Since January of 2009, earthquakes have been on the rise in Oklahoma with an estimate of 40 per year. Due to the recent increase in earthquakes, many Oklahomans have been asking whether or not they need earthquake insurance. Earthquakes are not covered under your typical home owner’s policy. If your insurance company offers earthquake coverage, it can be added as an endorsement to your current coverage. It is also available as a stand-alone policy separate from your current home insurance.
Earthquake insurance covers home repairs and personal property directly damaged by an earthquake. Most policies will also cover damage to your masonry veneer but not all companies offer this. Be sure to have your agent verify if this is covered.
The cost to add earthquake coverage is typically small and is determined by the amount of coverage you choose and the deductible. The deductible is usually a percentage of the insured’s dwelling value ranging from 2%-20%. The deductible amount is important for this coverage because it is higher than your normal deductible for the other perils. This makes earthquake coverage a catastrophic coverage. If you have minor damage to your dwelling from an earthquake, the damage may not exceed your deductible. However, if you have extensive damage, you will be very happy that you have this coverage, since it is typically excluded under your standard homeowners policy.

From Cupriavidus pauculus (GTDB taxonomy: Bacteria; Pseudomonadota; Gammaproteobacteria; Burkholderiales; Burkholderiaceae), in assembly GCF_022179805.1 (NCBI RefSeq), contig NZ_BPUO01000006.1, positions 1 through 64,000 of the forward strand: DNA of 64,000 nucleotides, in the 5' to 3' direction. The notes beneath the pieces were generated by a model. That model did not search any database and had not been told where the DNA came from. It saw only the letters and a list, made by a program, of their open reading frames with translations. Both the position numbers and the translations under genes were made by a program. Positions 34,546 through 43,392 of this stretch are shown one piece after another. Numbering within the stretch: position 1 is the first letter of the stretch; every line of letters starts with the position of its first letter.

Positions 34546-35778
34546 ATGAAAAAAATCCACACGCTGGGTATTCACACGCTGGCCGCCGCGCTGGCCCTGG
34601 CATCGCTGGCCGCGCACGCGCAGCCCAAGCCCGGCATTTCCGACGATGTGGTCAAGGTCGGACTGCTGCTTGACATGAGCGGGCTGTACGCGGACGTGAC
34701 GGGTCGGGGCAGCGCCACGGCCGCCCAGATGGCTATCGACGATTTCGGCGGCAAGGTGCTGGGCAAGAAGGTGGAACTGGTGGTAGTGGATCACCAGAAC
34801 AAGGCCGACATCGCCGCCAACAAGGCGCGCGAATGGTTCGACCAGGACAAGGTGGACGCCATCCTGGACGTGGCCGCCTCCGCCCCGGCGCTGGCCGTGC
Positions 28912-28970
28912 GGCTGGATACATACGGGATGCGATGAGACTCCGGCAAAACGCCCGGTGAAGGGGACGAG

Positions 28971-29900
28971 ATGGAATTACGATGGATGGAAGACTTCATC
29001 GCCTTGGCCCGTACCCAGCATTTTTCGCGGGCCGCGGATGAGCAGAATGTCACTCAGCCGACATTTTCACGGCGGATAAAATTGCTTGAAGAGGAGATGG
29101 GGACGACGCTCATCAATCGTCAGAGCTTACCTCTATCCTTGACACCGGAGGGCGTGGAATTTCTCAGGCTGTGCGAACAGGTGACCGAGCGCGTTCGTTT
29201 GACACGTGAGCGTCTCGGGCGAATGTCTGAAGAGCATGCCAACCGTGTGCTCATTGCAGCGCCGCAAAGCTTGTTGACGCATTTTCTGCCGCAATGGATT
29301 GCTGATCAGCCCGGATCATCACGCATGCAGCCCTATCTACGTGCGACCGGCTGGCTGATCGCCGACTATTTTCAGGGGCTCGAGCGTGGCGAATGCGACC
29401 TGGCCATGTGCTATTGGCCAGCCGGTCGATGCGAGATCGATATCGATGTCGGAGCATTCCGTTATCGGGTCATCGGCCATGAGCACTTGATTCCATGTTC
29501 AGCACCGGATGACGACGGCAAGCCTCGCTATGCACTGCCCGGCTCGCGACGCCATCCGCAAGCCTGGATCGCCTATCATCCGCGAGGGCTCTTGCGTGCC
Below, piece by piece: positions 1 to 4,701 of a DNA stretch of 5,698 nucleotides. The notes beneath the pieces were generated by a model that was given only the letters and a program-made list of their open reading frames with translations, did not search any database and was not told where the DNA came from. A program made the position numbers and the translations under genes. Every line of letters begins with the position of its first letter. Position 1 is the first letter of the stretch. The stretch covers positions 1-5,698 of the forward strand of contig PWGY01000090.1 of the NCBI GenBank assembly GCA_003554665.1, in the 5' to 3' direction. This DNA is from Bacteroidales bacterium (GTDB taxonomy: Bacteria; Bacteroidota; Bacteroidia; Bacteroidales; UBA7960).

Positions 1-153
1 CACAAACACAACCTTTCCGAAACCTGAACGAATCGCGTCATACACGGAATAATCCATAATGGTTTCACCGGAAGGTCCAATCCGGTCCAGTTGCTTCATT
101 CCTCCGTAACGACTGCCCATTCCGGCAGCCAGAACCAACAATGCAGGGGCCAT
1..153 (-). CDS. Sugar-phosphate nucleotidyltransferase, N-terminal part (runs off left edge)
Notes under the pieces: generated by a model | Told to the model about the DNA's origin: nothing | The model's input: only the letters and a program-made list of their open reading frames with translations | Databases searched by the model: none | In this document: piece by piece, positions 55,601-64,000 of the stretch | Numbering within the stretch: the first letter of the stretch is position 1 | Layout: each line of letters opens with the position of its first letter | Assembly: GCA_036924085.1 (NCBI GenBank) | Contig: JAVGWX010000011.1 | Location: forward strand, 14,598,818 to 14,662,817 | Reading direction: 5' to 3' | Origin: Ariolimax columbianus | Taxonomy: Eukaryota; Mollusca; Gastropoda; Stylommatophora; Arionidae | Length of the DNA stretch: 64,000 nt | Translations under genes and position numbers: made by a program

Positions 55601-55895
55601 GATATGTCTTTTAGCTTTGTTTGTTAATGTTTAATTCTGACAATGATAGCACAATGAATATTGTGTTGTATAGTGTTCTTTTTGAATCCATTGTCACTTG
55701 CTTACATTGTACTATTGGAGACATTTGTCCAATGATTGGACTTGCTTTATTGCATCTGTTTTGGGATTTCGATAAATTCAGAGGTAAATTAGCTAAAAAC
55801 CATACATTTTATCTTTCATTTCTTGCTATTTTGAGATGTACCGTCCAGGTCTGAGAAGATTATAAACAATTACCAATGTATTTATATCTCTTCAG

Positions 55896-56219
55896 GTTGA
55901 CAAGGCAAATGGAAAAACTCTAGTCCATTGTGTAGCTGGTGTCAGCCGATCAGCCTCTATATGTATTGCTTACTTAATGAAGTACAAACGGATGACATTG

If you are interested in obtaining earthquake insurance, you should first call your current insurance company or agent and see if you can add it to your existing policy. This may cost you anywhere from $50 to $200 annually to add this coverage. If your current carrier does not provide earthquake insurance, give us a call and we can provide you with an earthquake quote from one of our carriers that will write a stand alone earthquake policy. This could cost you anywhere from $200 to $500 annually depending on the amounts of coverage that you request.
In the end, each person has to make a cost benefit analysis of their property and coverage. Is $500 or less annually worth the peace of mind of having coverage for an event that very well could happen here in Oklahoma?